Ghana adopts Blockchain to combat fraud

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Ghana reached a $3 billion loan deal with the International Monetary Fund (IMF) last year. Now it will become the first African country to reduce government corruption by adopting blockchain technology for all government procedures.

“We will adopt blockchain technology to ensure that all data and transactions in the government space are transparent and tamper-proof,” Vice President Mahamudu Bawumia said on May 14 at the Commonwealth Regional Conference and Annual General Meeting of Heads of Anti-Corruption Agencies. in Africa.

Ghana’s previous plan, Revenue Assurance and Compliance Enforcement, aimed to identify and eliminate revenue leakages in areas such as petroleum bunkering, gold and mineral exports, port operations, transit goods, warehousing, border controls and free zone operations.

“Implementing blockchain technology to secure government revenues involves creating a transparent, secure and efficient system for managing and tracking income and expenditure,” said Arthur Augustus, a senior software engineer at the Lagos-based fintech supplier Parthian Partners Limited.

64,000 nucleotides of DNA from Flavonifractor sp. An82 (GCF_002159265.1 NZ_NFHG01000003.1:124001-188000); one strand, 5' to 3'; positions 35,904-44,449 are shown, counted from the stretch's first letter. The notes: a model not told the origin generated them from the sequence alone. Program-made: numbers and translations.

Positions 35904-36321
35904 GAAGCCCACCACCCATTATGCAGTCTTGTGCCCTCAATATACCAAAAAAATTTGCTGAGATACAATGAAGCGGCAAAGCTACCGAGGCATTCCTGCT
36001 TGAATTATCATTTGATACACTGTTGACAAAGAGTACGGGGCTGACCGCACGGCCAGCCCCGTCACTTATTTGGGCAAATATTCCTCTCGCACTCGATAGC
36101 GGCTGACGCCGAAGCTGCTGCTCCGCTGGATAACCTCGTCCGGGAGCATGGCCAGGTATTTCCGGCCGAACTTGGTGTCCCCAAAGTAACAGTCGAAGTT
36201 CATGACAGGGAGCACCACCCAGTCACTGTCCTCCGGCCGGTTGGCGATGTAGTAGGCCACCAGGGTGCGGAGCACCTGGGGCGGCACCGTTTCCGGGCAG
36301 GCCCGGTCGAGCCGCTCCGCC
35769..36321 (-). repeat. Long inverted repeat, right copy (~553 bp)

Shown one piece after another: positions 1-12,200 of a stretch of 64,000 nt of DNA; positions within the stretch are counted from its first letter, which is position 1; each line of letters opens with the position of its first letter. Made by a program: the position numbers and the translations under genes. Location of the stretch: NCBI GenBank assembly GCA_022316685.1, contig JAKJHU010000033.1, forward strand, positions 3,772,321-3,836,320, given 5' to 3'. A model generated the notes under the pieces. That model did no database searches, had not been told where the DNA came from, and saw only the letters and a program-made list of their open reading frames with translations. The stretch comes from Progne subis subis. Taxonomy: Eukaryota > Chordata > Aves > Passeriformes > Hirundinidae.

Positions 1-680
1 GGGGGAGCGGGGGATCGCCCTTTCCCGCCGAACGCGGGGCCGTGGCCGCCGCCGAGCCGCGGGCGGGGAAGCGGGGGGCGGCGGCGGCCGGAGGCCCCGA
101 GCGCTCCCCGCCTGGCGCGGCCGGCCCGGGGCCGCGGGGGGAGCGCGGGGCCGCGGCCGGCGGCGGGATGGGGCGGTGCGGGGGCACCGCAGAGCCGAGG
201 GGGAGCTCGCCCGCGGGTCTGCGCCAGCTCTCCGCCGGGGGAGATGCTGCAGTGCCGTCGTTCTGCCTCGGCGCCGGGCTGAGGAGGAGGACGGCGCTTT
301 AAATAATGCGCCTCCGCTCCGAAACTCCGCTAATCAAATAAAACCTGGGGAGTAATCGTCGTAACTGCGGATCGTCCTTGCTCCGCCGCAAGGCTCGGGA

By leveraging blockchain’s immutability, decentralization and transparency, African governments can significantly reduce fraud, improve tax compliance and ensure efficient use of public resources. This, in turn, will lead to better governance and greater public trust, Augustus said.

“Government procurement processes can be managed using smart contracts, ensuring that contracts are awarded and executed based on predefined criteria. Also, blockchain can be used to track the supply chain of goods and services purchased by the government so that there is no misreporting in the supply chain,” he said.

These automated contracts ensure that all parties compete fairly and that the most suitable supplier is selected, while enabling proper follow-up through the supply chain. They also ensure that goods and services are delivered as specified and prevent fraud and misreporting. According to Augustus, governments must prepare for the downsides of this innovation, including data privacy issues, environmental impacts and resistance to change. He added that they can mitigate these challenges by investing in technical expertise, creating robust legal frameworks and ensuring the transition to blockchain is inclusive and sustainable.

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